Ribbon (WPF)

The ribbon is a command bar that organizes the features of an application into a series of tabs at the top of the application window. The ribbon user interface (UI) increases discoverability of features and functions, enables quicker learning of the application, and makes users feel more in control of their experience with the application. The ribbon replaces the traditional menu bar and toolbars.

The Microsoft Ribbon for Windows Presentation Foundation (WPF) is a WPF implementation of ribbon that includes all of the basic ribbon features and functionality, including tabs, groups, controls, a Quick Access Toolbar, integration with the window title bar, and resizing with dynamic layout.


This documentation is specific to the Microsoft Ribbon for WPF. If you are just starting with the ribbon, or need general information about the ribbon UI, please see the Ribbons topic in the Windows User Experience Interaction Guidelines. For documentation specific to other ribbon implementations, see the Additional Resources section at the end of this topic.

Ribbon Components and Features

The ribbon control is made up several components. Every ribbon has an Application Menu, a Quick Access Toolbar, tabs, groups, and controls. Ribbon tabs contain groups, and each group contains controls. Ribbon controls include simple controls such as buttons, check boxes, and text boxes; and menu controls such as combo boxes, split buttons, and menu buttons. Related controls can be further combined into control groups. In addition to the required components, a ribbon can also include optional components, such as contextual tabs, enhanced ToolTips, and galleries.

The following illustration shows a simple text editor application with a ribbon command bar, similar to the Windows 7 WordPad application.

Ribbon with large controls

Application Menu

Every ribbon includes an Application Menu as the first tab in the ribbon. Other ribbon tabs contain controls for working with the document content. In contrast, the Application Menu presents a menu of commands for working with the file. Examples include commands that traditionally go in the File menu to create, open, save, and print files. It is also used to access application options and the Exit command.

The following illustration shows the Application Menu for a ribbon control.

Ribbon Application Menu

Quick Access Toolbar

Every ribbon includes a Quick Access Toolbar. The Quick Access Toolbar is a small, customizable toolbar that provides access to frequently used commands independent of which ribbon tab is selected. By default, the Quick Access Toolbar is located in the title bar of the application window, but it can be configured to display below the ribbon. You specify a default set of commands that appear in the Quick Access Toolbar, and the user can also select commands from the ribbon to appear in the Quick Access Toolbar.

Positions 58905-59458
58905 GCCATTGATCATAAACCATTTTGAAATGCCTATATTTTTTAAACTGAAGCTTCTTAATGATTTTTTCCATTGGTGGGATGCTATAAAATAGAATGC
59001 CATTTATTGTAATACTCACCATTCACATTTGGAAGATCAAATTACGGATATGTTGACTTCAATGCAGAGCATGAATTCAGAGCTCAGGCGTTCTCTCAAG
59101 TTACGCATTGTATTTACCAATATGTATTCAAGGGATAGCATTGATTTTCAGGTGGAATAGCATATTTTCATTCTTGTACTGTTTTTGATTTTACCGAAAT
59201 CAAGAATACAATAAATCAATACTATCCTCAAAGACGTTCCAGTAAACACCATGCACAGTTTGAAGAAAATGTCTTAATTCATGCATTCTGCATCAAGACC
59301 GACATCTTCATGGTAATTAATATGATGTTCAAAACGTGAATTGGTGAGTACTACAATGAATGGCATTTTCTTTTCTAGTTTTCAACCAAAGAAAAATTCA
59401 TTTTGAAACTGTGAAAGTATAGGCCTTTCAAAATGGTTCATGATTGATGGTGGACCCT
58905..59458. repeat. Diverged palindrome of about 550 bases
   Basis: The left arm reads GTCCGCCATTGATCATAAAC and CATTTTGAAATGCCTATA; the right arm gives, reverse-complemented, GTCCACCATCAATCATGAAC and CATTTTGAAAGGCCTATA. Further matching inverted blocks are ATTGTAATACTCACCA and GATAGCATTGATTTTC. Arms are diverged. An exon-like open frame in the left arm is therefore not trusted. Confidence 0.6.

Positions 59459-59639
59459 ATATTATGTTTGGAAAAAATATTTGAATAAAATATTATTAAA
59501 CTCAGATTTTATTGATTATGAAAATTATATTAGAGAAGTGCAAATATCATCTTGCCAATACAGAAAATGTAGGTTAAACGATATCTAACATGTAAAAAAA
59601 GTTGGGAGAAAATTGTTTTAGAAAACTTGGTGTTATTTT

Enhanced ToolTips

Ribbon controls have enhanced ToolTips that enable you to completely describe the associated command. You can also include graphics to illustrate the effects of the command.

The following illustration shows an enhanced ToolTip for a ribbon control.

Enhanced ToolTip


Every ribbon enables keyboard navigation through the use of KeyTips. KeyTips appear for all tabs in a ribbon when the ALT key is pressed. When the letter or number associated with a tab is pressed, the KeyTips for all controls on that tab are shown. When the key associated with a control is pressed, that control is selected and the associated action is performed.

The following illustration shows the KeyTips for a ribbon control.

Ribbon with KeyTips

Resizing and Layout

The ribbon dynamically resizes to always display as many controls as possible in the optimal layout as the application window gets narrower or wider. The ribbon also adjusts its contents for left-to-right or right-to-left document flow. For more information about dynamic resizing, see Ribbon Layout and Resizing.

Ribbon Window

Some ribbon components, such as the Quick Access Toolbar and contextual tab headers, are drawn in the non-client area of the application window title bar. This is accomplished in the Microsoft Ribbon for WPF by using the root element RibbonWindow instead of the root element Window. The RibbonWindow class implements the interop code which is needed to render the necessary ribbon components in the title bar area. It is not required that the Microsoft Ribbon for WPF is used within the RibbonWindow element, but if title bar integration is needed, it is the simplest way to achieve it. If the RibbonWindow element is not used, all components will be drawn in the client area of the window.

Downloading and Installing the Microsoft Ribbon for WPF

The Microsoft Ribbon for WPF is a stand-alone control that can be used with the .NET Framework 3.5 SP1 and later versions. You can download the Microsoft Ribbon for WPF installer from the Microsoft Download Center. The installer includes the assemblies and license files that are required to use the ribbon, and project templates and designer support for Visual Studio 2010 and Expression Blend 4.

Additional Resources

For information about the Microsoft Office Ribbon, see the following resources.

For information about the Microsoft Windows 7 Ribbon Framework, see the following resources.

For information about the MFC Ribbon, see the following resources.